Aetos Capital Asia, the Asian private equity real estate firm led by Scott Kelley, has re-hired one of its former executives in a push to land more deals in Japan.
The firm has hired Minoru Machida as managing director and have tasked him with supporting the Aetos Capital Real Estate funds by sourcing and executing investment opportunities in Japan.
Machida previously worked for Aetos between 2001 and 2005, also as a managing director. Kelley accredited him with playing a central role in the establishment of the firm in the country and stated he still had a strong reputation in the marketplace.
Kelley said: “The Japanese real estate market offers potential for significant returns and, over recent months, has shown positive signs of growth. Machida-san is a highly respected member of the Japanese real estate community. As we seek to take advantage of the positive market trends, he brings extraordinary deal experience to further strengthen our already robust Japan team.”
Machida previously also worked for private equity giants Warburg Pincus and Lone Star Funds.
In Aetos, he returns to a company in markedly different to shape to the company he left nine years ago. A PERE revealed, last October the firm split from its US-based hedge fund sister business via a transaction that resulted in them being financially independent for the first time since founder Jim Allwin launched Aetos Capital as what was intended to be a multi-asset class alternatives business in 1999.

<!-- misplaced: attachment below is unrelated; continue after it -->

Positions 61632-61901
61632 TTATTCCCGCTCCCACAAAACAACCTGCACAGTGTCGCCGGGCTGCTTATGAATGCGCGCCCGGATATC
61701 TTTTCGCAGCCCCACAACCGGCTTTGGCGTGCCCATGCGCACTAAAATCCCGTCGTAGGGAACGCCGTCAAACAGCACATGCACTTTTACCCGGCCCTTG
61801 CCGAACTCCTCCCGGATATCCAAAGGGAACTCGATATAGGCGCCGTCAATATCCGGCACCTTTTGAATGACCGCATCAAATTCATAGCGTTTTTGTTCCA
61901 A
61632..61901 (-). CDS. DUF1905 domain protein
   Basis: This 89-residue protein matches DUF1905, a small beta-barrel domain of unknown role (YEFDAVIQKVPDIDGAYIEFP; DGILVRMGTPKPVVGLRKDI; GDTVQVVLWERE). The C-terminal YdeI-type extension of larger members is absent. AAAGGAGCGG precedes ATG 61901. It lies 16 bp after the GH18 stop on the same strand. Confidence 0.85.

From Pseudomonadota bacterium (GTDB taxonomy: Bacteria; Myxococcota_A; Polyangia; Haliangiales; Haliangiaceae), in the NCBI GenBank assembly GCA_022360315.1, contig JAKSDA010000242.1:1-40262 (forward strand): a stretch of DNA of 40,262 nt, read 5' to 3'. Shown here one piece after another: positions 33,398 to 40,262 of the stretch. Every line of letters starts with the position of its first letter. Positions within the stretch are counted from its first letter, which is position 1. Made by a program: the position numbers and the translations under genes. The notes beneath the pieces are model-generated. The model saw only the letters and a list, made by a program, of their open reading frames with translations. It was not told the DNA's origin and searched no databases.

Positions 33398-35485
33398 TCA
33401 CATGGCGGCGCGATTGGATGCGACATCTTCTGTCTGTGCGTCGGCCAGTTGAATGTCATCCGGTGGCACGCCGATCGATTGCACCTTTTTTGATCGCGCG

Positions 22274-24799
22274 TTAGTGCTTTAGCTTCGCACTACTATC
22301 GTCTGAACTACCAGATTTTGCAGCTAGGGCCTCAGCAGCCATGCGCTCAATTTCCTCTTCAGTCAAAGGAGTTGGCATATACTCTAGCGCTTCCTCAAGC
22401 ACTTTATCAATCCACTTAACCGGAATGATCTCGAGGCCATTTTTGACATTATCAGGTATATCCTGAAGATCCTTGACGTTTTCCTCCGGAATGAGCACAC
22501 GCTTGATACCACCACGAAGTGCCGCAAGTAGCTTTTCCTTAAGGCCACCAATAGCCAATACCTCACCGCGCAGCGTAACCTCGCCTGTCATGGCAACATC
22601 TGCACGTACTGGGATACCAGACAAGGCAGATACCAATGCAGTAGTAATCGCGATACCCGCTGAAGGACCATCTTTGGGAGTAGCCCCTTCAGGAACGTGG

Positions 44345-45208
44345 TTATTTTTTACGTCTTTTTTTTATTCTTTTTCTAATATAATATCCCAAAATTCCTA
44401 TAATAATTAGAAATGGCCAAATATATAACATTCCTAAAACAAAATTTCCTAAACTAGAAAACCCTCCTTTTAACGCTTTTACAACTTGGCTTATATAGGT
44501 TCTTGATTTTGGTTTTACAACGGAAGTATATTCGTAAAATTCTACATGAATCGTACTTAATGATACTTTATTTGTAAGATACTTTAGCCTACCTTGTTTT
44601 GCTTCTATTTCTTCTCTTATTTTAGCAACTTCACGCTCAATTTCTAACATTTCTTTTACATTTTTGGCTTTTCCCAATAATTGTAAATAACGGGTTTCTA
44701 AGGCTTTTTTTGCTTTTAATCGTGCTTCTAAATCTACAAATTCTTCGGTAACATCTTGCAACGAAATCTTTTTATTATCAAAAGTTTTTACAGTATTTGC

Today, the real estate firm carries the names Aetos Capital Asia and Aetos Capital Real Estate and in Japan, Aetos Japan.
Machida joins something of a new-look Japan real estate team too. He joins months after previous Japan acquisitions head Daisuke Hayasji left to pursue other opportunities. His departure saw Hiroyuki Tanaka promoted to take on some of his responsibilities. Meanwhile, Shinichiro No joined from JP Morgan, the investment bank, as director for asset management. Jon Awong, the firm’s head of asset management and valuations also is no concentrating his efforts in Japan as China takes more of a backseat in the firm’s investment strategy. In all, Aetos employs about 60 staff.
Kelley said to PERE late last year: “We’ve been adding serious resources to Japan. We’ve been fortunate not to have had much turnover. The overall message is we’ve been investing in people.”
Aetos’ new-look team will be hoping to deploy capital from its fifth opportunistic fund, Aetos Capital Asia V, for which the firm is currently fundraising with a target of $1 billion.